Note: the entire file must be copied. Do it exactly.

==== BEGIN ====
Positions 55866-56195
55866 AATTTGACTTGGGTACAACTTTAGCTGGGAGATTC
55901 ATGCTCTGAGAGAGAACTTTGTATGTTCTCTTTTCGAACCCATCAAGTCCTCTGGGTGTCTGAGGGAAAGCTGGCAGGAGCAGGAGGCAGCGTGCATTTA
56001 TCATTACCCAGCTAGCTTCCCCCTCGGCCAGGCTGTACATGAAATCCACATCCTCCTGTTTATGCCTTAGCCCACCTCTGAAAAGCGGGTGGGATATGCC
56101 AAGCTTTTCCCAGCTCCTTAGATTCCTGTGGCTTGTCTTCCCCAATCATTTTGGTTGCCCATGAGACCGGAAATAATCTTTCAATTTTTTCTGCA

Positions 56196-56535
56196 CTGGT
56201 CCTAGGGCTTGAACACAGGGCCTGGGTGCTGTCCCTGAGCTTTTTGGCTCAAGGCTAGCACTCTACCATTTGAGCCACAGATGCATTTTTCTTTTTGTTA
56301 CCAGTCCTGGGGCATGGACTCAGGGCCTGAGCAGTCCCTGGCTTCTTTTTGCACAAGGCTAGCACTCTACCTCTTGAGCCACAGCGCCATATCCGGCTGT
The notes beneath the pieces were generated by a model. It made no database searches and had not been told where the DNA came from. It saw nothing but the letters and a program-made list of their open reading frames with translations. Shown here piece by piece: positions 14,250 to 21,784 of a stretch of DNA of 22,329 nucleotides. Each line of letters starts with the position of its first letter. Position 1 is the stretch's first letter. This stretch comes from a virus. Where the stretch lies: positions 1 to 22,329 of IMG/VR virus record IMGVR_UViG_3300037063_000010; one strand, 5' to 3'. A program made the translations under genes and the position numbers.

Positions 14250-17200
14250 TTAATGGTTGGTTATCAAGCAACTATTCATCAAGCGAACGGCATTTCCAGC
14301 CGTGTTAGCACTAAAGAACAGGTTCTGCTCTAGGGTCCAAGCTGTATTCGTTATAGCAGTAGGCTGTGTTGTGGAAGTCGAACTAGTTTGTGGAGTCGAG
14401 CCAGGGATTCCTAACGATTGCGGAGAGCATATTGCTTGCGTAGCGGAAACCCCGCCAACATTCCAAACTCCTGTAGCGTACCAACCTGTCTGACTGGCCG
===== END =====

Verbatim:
Positions 55866-56195
55866 AATTTGACTTGGGTACAACTTTAGCTGGGAGATTC
55901 ATGCTCTGAGAGAGAACTTTGTATGTTCTCTTTTCGAACCCATCAAGTCCTCTGGGTGTCTGAGGGAAAGCTGGCAGGAGCAGGAGGCAGCGTGCATTTA
56001 TCATTACCCAGCTAGCTTCCCCCTCGGCCAGGCTGTACATGAAATCCACATCCTCCTGTTTATGCCTTAGCCCACCTCTGAAAAGCGGGTGGGATATGCC
56101 AAGCTTTTCCCAGCTCCTTAGATTCCTGTGGCTTGTCTTCCCCAATCATTTTGGTTGCCCATGAGACCGGAAATAATCTTTCAATTTTTTCTGCA

Positions 56196-56535
56196 CTGGT
56201 CCTAGGGCTTGAACACAGGGCCTGGGTGCTGTCCCTGAGCTTTTTGGCTCAAGGCTAGCACTCTACCATTTGAGCCACAGATGCATTTTTCTTTTTGTTA
56301 CCAGTCCTGGGGCATGGACTCAGGGCCTGAGCAGTCCCTGGCTTCTTTTTGCACAAGGCTAGCACTCTACCTCTTGAGCCACAGCGCCATATCCGGCTGT
The notes beneath the pieces were generated by a model. It made no database searches and had not been told where the DNA came from. It saw nothing but the letters and a program-made list of their open reading frames with translations. Shown here piece by piece: positions 14,250 to 21,784 of a stretch of DNA of 22,329 nucleotides. Each line of letters starts with the position of its first letter. Position 1 is the stretch's first letter. This stretch comes from a virus. Where the stretch lies: positions 1 to 22,329 of IMG/VR virus record IMGVR_UViG_3300037063_000010; one strand, 5' to 3'. A program made the translations under genes and the position numbers.

Positions 14250-17200
14250 TTAATGGTTGGTTATCAAGCAACTATTCATCAAGCGAACGGCATTTCCAGC
14301 CGTGTTAGCACTAAAGAACAGGTTCTGCTCTAGGGTCCAAGCTGTATTCGTTATAGCAGTAGGCTGTGTTGTGGAAGTCGAACTAGTTTGTGGAGTCGAG
14401 CCAGGGATTCCTAACGATTGCGGAGAGCATATTGCTTGCGTAGCGGAAACCCCGCCAACATTCCAAACTCCTGTAGCGTACCAACCTGTCTGACTGGCCG